For, if one is to accept the idea that one can be a “woman trapped in a  man’s body” as the cliche goes, then one must accept the idea that “woman” is a state of being that can be identified without the physical markers of vagina, uterus, ovaries and sadly, in many of these works those non-physical gender markers are simplistic and sexist– dolls, make-up, skirts.  This trouble arises because of what deconstructionists identified as the system of binary operations.  Man/Woman is one of the most basic binary systems at work in a logocentric culture, and in English, the supplementation is clear even in the words themselves (Woman=womb+man).  Man is privileged, woman inferior, and even when the subject is trying to reverse this relationship within themselves– turning from man to woman, at least as close as they can come physically using modern medical science– they cannot escape the binary. Instead of becoming women and moving “woman” to the privileged space in the binary, Jorgensen and Jan Morris (another 20th century MTF transsexual) willingly put themselves in the inferior role, all the time acknowledging the privilege of “man” while rejecting it for themselves.

 

What difference does it make who is speaking?

In Foucault’s discussion of the author’s name as one aspect of the “author function” (in “What is an Author?”), he states, “it performs a certain role with regard to narrative discourse, assuring a classificatory function.  Such a name permits one to group together a certain number of texts, define them, differentiate them from and contrast them to others” (210).  This immediately brought to mind the Shelleys, both Mary and Percy, and what the name “Shelley” does to categorize their writing.  Additionally, what status does Mary Shelley automatically gain simply through the privilege of her married name?  Her text isn’t simply grouped together with other texts published under the name “Mary Shelley” but also those published under the name “Percy Bysshe Shelley.” Although, in her case, had she published using the last name of her father (Godwin) or her mother (Wollstonecraft) she would have been accorded similar privileged status. This is because a Name has particular coded problems associated with gender that Foucault does not mention in this essay, although we can easily apply his theory to this problem.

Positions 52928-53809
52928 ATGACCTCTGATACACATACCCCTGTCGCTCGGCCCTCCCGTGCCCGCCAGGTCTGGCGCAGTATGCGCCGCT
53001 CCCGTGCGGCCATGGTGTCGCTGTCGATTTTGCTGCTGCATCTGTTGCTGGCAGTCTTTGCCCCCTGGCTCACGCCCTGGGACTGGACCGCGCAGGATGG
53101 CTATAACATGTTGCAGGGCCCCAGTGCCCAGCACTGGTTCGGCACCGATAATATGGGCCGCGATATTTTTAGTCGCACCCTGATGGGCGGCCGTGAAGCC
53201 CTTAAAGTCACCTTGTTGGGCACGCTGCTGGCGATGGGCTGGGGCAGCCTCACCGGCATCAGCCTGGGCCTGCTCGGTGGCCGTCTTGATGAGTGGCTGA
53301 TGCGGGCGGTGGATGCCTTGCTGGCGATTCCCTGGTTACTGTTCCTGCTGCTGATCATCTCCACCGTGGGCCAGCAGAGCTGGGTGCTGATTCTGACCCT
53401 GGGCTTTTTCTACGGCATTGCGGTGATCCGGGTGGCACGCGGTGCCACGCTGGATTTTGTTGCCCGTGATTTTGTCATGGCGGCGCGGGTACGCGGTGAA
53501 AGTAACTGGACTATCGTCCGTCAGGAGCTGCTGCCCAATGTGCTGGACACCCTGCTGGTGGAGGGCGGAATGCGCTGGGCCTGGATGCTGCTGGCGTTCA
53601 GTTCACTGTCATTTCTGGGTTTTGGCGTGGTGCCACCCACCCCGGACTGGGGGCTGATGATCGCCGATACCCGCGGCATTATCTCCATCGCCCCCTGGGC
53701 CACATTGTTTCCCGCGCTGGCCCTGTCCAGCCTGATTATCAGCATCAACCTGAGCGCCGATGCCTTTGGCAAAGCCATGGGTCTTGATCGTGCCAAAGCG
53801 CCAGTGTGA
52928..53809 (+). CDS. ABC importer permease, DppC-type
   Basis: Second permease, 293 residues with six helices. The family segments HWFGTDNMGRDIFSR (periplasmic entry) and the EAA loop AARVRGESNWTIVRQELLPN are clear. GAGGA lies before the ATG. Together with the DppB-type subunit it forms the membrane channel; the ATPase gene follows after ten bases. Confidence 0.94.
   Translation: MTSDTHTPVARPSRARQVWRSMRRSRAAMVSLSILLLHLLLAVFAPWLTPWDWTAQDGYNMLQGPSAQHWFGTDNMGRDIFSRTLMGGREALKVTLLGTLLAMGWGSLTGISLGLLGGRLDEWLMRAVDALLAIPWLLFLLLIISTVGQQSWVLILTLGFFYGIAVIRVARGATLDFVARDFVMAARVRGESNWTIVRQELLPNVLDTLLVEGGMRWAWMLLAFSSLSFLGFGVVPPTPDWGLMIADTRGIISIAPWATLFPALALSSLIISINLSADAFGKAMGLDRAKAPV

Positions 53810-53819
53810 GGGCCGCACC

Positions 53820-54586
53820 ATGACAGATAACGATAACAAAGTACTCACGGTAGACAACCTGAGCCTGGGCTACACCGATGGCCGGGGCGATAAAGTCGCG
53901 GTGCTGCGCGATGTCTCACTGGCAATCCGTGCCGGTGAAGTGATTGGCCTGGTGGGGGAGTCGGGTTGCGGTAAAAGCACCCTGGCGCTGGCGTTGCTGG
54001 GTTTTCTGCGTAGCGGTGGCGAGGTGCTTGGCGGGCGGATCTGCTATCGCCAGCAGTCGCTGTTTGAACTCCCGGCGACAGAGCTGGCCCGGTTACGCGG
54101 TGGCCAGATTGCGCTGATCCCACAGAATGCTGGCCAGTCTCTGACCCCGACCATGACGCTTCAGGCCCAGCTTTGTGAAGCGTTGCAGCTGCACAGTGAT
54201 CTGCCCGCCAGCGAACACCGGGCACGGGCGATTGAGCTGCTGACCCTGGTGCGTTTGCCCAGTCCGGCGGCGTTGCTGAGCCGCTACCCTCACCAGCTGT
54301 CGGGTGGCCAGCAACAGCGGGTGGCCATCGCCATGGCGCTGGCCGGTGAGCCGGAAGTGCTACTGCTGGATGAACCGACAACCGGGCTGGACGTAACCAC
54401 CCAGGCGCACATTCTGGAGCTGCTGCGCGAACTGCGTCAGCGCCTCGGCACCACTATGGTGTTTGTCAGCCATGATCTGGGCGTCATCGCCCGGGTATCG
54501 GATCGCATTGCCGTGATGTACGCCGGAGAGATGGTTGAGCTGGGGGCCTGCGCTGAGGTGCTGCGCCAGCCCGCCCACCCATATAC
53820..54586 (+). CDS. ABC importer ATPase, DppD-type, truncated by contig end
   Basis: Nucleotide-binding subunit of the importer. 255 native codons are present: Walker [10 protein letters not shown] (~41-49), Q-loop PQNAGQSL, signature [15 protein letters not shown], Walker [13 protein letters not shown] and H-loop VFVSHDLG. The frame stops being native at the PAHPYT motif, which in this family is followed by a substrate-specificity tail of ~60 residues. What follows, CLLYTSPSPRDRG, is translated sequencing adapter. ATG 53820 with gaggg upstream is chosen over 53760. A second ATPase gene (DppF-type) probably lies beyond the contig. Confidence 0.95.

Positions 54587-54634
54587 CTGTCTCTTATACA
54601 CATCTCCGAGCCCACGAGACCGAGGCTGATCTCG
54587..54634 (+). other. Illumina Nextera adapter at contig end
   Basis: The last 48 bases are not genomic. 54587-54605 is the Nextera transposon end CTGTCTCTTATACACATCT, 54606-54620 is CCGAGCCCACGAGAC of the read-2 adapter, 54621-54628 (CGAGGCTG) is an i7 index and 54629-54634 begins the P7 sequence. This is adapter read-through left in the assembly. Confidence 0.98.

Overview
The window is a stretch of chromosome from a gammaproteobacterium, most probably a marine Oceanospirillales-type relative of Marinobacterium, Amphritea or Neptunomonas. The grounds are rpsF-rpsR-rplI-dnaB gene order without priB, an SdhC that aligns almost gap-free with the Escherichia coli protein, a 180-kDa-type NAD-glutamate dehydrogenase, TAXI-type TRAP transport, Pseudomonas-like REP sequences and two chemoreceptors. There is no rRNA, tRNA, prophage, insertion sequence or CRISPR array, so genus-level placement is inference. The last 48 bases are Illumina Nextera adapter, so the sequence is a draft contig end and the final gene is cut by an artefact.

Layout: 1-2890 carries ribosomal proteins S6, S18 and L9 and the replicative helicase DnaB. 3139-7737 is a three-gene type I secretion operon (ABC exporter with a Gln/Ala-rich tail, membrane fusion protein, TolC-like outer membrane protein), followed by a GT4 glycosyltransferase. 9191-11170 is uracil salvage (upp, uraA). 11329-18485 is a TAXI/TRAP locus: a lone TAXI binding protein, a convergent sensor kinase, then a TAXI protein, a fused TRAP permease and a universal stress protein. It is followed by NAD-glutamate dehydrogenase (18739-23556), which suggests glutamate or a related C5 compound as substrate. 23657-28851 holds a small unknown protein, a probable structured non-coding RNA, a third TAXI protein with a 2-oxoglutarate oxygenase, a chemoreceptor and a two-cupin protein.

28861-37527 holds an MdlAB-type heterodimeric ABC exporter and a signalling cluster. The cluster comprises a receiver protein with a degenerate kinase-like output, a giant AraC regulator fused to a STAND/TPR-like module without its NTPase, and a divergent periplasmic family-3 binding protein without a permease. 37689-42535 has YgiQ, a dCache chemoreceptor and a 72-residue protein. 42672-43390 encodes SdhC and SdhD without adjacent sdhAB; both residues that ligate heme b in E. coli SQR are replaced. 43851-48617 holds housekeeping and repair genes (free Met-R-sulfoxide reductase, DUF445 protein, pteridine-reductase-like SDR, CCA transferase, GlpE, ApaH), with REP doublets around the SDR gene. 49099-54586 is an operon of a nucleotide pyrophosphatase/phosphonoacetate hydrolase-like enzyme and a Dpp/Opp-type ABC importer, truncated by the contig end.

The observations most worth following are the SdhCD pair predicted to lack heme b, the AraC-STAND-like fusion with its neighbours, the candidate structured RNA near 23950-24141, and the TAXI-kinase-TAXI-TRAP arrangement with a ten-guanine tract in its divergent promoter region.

If the author’s name “seems always to be present, marking off the edges of the text” and “indicates the status of this discourse within a society and culture”, then surely the implied sex of the author’s name matters.  In my very traditional undergraduate study, professors routinely referred to all male authors by their last names (Shakespeare, Chaucer, Milton, Hemingway, etc.) but often used first names with the women, most memorably “Emily” for Dickinson.  I felt this was in some ways to slight her importance but in others to continually remind the readers that this was a woman, that her author function must always be present in order for us to properly “read” her.  And, I can’t help make the leap here to Hilary Rodham Clinton– The name Hilary Rodham had achievement as a lawyer in her own right, under her own name, but because we have grouped her together with her husband, she has risen to great heights politically, only to be commonly referred to simply as “Hilary.”  If we say “Clinton”, we automatically think of her husband.

It also brings to mind the tradition of women publishing under men’s names– George Sand and George Eliot, the Bronte sisters and their masculine pseudonyms– this may have been a practical consideration in a time where a female name would have limited the audience or possible revenue, but what implications does it bring to the text itself?  How did it change the reading?  How would the discourse change again when the true gender of the author was revealed?